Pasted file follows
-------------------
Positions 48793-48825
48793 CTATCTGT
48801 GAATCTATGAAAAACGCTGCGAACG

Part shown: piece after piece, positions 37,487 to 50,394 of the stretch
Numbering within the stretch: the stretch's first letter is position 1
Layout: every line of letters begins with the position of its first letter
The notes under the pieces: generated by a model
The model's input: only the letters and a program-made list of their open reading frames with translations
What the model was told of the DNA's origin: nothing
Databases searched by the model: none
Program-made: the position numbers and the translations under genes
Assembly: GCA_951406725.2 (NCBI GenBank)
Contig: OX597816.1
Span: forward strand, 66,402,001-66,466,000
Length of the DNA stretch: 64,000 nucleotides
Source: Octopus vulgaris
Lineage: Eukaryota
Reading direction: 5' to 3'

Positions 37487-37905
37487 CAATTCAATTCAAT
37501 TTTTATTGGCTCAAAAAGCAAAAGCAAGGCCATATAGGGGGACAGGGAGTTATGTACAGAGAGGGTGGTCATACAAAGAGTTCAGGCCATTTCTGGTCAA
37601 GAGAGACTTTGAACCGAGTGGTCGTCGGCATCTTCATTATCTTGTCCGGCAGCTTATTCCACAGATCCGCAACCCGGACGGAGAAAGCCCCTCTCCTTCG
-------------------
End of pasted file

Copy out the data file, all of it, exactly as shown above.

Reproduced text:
Positions 48793-48825
48793 CTATCTGT
48801 GAATCTATGAAAAACGCTGCGAACG

Part shown: piece after piece, positions 37,487 to 50,394 of the stretch
Numbering within the stretch: the stretch's first letter is position 1
Layout: every line of letters begins with the position of its first letter
The notes under the pieces: generated by a model
The model's input: only the letters and a program-made list of their open reading frames with translations
What the model was told of the DNA's origin: nothing
Databases searched by the model: none
Program-made: the position numbers and the translations under genes
Assembly: GCA_951406725.2 (NCBI GenBank)
Contig: OX597816.1
Span: forward strand, 66,402,001-66,466,000
Length of the DNA stretch: 64,000 nucleotides
Source: Octopus vulgaris
Lineage: Eukaryota
Reading direction: 5' to 3'

Positions 37487-37905
37487 CAATTCAATTCAAT
37501 TTTTATTGGCTCAAAAAGCAAAAGCAAGGCCATATAGGGGGACAGGGAGTTATGTACAGAGAGGGTGGTCATACAAAGAGTTCAGGCCATTTCTGGTCAA
37601 GAGAGACTTTGAACCGAGTGGTCGTCGGCATCTTCATTATCTTGTCCGGCAGCTTATTCCACAGATCCGCAACCCGGACGGAGAAAGCCCCTCTCCTTCG